Incomes from selling slaughter animals is another important item. As definition of the trait, we could either use body weight at a fixed age (e.g. body weight at 3 years) or daily gain during a given age period (daily gain between 12 and 24 months of age). If we assume that body weight at 3 years is used (a trait which might be highly correlated with adult body weight), then we can make the following calculation:
Selling an animal we get per kg of live-weight about 250 CFA. In order to produce and additional kg of live-weight, additional feed is required. This last point will be effective through a lower carrying capacity. Thus in the absence of better data, half of selling price is taken as marginal profit (125 CFA/Kg liveweight). Here the same comment as for the marginal profit of milk yield is in order.
It is quite clear that traction is another important trait and it is to be expected that in mixed farming it will become even more important in the future. Selecting for size might improve the aptitude for traction to some extent. However, the definition of the trait, the derivation of economic values and the testing for the trait are so difficult that it was decided to ignore that trait for the time being. Additional reason for ignoring the trait was the “feeling” that the economic importance of a genetic improvement of this trait is not so high!
3.3 Economic Values
Production model - Biological Data
Assuming that we have an operation with about 200 heads of cattle and that the whole operation is market oriented. (The size here is essentially only a scale factor, chosen to better visualize the operation):
The following parameters might apply:
|Age at first calving||3.5 years|
|Calving interval||1.75 years|
|number of calvings per cow||5|
|Age at slaughter for bulls||3 (4) years|
|weight at slaughter (bulls)||300 kg|
|weight at slaughter (cows)||250 kg|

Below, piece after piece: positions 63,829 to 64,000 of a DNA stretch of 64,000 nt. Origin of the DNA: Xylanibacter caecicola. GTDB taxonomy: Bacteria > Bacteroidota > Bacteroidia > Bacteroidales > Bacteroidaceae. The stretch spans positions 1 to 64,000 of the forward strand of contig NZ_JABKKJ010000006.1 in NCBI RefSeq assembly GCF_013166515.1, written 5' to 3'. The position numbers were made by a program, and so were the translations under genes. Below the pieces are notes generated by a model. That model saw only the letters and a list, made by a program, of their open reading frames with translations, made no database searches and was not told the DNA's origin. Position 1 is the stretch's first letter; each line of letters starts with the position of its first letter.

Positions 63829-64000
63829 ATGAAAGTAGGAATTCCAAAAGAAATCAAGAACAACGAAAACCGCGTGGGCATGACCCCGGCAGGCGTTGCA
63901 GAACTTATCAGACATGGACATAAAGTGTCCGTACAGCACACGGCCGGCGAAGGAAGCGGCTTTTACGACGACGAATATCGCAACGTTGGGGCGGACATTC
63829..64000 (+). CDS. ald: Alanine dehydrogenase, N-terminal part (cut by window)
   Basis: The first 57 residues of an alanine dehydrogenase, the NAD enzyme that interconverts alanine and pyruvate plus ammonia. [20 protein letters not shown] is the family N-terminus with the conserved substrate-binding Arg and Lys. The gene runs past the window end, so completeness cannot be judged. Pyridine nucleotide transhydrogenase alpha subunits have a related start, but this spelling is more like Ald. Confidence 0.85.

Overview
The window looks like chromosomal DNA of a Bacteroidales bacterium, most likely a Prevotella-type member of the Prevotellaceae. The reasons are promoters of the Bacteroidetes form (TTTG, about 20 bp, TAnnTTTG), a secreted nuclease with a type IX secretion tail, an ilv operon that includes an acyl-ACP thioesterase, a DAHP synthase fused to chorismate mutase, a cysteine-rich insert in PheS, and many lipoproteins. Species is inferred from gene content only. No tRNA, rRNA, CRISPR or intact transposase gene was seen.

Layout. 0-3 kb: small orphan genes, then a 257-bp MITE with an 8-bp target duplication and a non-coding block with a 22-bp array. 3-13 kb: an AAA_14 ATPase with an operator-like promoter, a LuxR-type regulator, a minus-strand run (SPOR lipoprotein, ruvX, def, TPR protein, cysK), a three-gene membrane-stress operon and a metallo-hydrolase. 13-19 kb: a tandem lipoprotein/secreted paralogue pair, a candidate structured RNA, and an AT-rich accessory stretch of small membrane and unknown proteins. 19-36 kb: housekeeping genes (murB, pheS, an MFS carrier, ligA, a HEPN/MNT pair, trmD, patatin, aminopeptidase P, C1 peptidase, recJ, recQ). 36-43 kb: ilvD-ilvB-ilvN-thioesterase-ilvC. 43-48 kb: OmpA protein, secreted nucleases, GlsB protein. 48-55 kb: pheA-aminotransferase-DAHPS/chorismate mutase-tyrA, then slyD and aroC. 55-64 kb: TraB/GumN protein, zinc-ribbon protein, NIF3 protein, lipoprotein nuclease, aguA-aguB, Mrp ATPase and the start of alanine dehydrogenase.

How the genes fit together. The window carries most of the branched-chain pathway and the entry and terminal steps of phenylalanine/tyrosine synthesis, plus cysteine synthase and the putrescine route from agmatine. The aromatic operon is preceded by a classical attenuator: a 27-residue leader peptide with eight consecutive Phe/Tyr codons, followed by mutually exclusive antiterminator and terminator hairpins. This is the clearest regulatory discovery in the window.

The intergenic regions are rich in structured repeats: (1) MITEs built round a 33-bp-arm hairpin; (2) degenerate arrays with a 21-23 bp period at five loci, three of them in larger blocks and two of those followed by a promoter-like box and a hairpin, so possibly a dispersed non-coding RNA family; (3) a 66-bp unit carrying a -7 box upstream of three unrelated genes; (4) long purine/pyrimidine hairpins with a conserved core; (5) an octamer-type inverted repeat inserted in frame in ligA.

Then we have 75 cows (15 cows on average in each age group; more in the younger age groups, fewer in the older age groups due to mortality and culling)
42 calvings per year - 42 lactations started
- 36 lactations carried through
(with approx. 14 % calf mortality and/or cow mortality)
18 female calves
18 male calves
|0 – 1 year||18||18|
|1 – 2 years||18||18|
|2 – 3 years||18||18|
|3 – 3.5 years||-||9|
|58||+ 138 = 196 heads|
Cows represent slightly under 40% of the herd. Income
36 lactations × 400 kg × 100 CFA = 1 440 000 CFA
(for simplicity, a lactation is counted in the year when it is started)
918 males × 300 kg × 250 CFA = 1 350 000 CFA
15 cows × 250 kg × 250 CFA = 937 500 CFA
3 731 500 CFA ≈ 15000 US$
Increase by one unit of milk:
36 lactation × 1kg × 50 CFA = 1800 CFA
per cow 24 CFA
Increase by one unit of body weight:
18 males × 1 kg × 125 CFA = 2250 CFA
15 cows × 1 kg × 125 CFA = 1875 CFA 4125 CFA
per cow 55 CFA
It can be argued that the marginal profit for an increase in body weight is much lower in cows since maintenance cost over a period of 10.5 years is increased. Also if males are slaughtered later the higher maintenance cost also decreases marginal profit.
3.4 Objective Function
If we have to consider several traits we should combine them in a function such that for each animal we have just one number, which expresses the deviation of the breeding value of the animal from the population mean.
Hi = a1g1i + a2g2i + a3g3i + a4g4i
Hi is the overall breeding value of animal i (aggregate breeding value)
g1i is the breeding value of animal i with respect to trait 1 For short
g1i breeding value of animal i in trait 1 (trypanotolerance)
g2i breeding value of animal i in trait 2 (milk yield)
g3i breeding value of animal i in trait 3 (meat yield)
g4i breeding value of animal i in trait 4 (traction)
The coefficients a1, a2, a3, a4 have to be chosen in such a way that Hi really reflects the utility of the animal i to the farmer. As coefficient aj the marginal profits should be used.